Over a 10 day period the British Columbia Centre for Disease Control (BCCDC) counted nine more B.C. flights to its list of public COVID-19 exposures.
The public health agency on Sunday afternoon, Dec. 27 warned passengers who travelled aboard the following flights that they may have been exposed to the coronavirus earlier this month:
Dec. 14: Air Canada 114, Vancouver to Toronto (Affected rows 31-37)
Dec. 19: Air Canada 214, Vancouver to Calgary (Affected rows 20-26)
Dec. 19: Air Canada/Jazz 8622 , Vancouver to Winnipeg (Affected rows not reported)
Dec. 19: Air France 74, Paris to Vancouver (Affected rows not reported)
Dec. 20: Air Canada 971, Puerto Vallarta to Vancouver (Affected rows 15-21)
Dec. 22: Air Canada/Jazz 8352, Vancouver to Penticton (Affected rows 2-8)
Dec. 22: WestJet 725, Toronto to Vancouver (Affected rows 17-21)
Dec. 22: WestJet 3169, Edmonton to Vancouver (Affected rows 4-10)
Dec. 24: Air Canada 123, Toronto to Vancouver (Affected rows 27-30)
Sunday’s additions to the list come following the nine flights flagged for carrying COVID-19 that Vancouver is Awesome reported Dec. 24.
With the number of new COVID-19 cases remaining in the hundreds each day, B.C. provincial health officer Dr. Bonnie Henry implemented new orders last month instructing British Columbians to avoid any non-essential travel outside their home communities. Those orders have been extended until at least Jan. 8.
Your domestic flight has been identified for having COVID-19 on board. What next?
The BCCDC is encouraging travellers who recently arrived in B.C. to check the public health agency’s website for updates about flights identified for potential exposures. Passengers who flew aboard a domestic flight flagged for carrying a COVID-19 case are encouraged to self-monitor for symptoms for 14 days following their flight.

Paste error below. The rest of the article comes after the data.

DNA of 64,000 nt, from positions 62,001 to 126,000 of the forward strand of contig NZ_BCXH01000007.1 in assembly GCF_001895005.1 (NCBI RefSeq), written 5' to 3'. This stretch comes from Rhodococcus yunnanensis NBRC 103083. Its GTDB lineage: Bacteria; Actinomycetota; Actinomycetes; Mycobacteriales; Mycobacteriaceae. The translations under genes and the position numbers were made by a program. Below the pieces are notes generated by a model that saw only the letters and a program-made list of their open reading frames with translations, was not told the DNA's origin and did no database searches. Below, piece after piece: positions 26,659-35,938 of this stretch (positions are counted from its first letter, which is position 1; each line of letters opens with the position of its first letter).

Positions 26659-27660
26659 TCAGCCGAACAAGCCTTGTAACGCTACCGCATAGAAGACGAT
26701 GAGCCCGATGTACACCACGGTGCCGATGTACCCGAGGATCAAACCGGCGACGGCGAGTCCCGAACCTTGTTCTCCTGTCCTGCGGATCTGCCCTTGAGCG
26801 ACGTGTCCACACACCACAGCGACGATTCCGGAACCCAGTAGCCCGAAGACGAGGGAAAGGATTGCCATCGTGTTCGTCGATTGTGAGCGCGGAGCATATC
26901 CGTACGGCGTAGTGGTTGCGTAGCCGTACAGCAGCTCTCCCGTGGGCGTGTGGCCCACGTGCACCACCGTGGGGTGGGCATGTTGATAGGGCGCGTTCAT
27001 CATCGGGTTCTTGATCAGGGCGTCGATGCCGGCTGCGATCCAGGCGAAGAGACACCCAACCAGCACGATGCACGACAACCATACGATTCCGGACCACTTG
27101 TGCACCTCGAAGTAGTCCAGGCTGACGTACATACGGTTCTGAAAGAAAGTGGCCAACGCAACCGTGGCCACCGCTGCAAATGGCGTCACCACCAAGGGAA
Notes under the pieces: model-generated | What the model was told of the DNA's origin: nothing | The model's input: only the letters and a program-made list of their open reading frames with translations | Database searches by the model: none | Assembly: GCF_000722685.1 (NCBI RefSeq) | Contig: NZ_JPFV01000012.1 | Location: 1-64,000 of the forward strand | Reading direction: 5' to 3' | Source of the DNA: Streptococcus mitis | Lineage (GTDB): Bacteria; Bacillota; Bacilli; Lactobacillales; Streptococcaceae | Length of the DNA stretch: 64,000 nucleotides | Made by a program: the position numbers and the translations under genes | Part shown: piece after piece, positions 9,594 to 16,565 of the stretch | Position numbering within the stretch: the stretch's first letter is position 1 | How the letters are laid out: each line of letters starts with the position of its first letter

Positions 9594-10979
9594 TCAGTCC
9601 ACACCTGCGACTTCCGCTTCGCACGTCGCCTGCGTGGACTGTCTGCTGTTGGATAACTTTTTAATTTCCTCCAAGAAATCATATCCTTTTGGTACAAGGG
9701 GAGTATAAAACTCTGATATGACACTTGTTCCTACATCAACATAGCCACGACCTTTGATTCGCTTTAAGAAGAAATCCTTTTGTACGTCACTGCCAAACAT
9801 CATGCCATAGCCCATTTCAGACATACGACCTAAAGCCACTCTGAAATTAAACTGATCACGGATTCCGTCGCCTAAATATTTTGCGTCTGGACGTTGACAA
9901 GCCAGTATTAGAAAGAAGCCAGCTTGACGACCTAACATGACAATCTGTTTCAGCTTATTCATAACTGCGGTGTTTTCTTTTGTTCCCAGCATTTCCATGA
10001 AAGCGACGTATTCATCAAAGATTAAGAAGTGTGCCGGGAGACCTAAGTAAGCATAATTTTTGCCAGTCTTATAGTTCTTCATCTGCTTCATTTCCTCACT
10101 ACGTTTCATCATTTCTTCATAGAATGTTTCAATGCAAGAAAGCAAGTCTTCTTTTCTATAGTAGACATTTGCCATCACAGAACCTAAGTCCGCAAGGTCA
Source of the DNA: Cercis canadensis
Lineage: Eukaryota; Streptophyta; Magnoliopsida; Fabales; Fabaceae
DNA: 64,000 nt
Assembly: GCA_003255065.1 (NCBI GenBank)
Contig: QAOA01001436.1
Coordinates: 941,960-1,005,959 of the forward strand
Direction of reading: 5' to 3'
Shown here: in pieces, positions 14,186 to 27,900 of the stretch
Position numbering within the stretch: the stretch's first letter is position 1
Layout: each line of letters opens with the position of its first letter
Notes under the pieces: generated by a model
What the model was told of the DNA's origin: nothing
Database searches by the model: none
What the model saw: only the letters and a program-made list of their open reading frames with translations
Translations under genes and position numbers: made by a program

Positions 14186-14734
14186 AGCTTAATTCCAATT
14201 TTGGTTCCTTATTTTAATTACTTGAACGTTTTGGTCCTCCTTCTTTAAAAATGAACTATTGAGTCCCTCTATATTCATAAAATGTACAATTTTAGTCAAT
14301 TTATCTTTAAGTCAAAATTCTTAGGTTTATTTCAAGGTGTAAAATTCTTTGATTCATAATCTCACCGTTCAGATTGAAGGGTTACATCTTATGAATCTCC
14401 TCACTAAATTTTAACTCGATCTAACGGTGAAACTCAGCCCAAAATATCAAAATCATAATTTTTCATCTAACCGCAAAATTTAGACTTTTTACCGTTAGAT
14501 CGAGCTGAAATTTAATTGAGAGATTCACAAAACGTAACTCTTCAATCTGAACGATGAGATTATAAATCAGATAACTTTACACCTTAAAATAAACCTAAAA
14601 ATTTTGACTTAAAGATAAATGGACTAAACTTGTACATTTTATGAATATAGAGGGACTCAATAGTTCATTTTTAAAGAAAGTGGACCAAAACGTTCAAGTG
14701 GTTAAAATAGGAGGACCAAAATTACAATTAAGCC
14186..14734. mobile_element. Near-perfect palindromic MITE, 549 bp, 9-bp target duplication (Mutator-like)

While self-monitoring for symptoms of the virus— which may include fever, cough, chills, sore throat, loss of sense of smell or taste and many more—individuals should take and record their temperature daily, and avoid taking fever-reducing medications like acetaminophen or ibuprofen, if possible, for the full 14 days. The average normal body temperature taken orally is about 37°C, according to the BCCDC.
Pre and Post-Travel Considerations
The Government of Canada has issued a global travel advisory strongly encouraging Canadians to avoid all travel outside of the country until further notice due to the coronavirus pandemic. “This advisory overrides other risk levels on this page, with the exception of any risk levels for countries or regions where we advise to avoid all travel,” it reads.
If you do have to travel for an essential purpose, there are several things to keep in mind before you fly.
First, any passengers who have travelled outside of Canada are required to self-isolate and self-monitor for symptoms for 14 days upon their arrival. As of Nov. 21, air travellers whose final destination is Canada are also required to submit their information electronically through ArriveCAN before boarding their flight. This includes travel and contact information, a quarantine plan (unless exempted under conditions set out in the Mandatory Isolation Order), and a COVID-19 symptom self-assessment.
Travellers must be ready to show their ArriveCAN receipt when seeking entry into Canada; a border services officer will verify that they have submitted their information digitally.
Travellers who do not submit the required information digitally before boarding their flight could be subject to enforcement action, which can range from verbal warnings to a $1,000 fine. However, exceptions will be made for those unable to submit documents electronically “due to personal circumstances, such as a disability or inadequate infrastructure.”
Any returning travellers who develop symptoms following their arrival in Canada should get tested for COVID-19. Individuals who test positive are required to self-isolate for a minimum of 14 days from their arrival date, or 10 days after onset of symptoms, whichever is longer.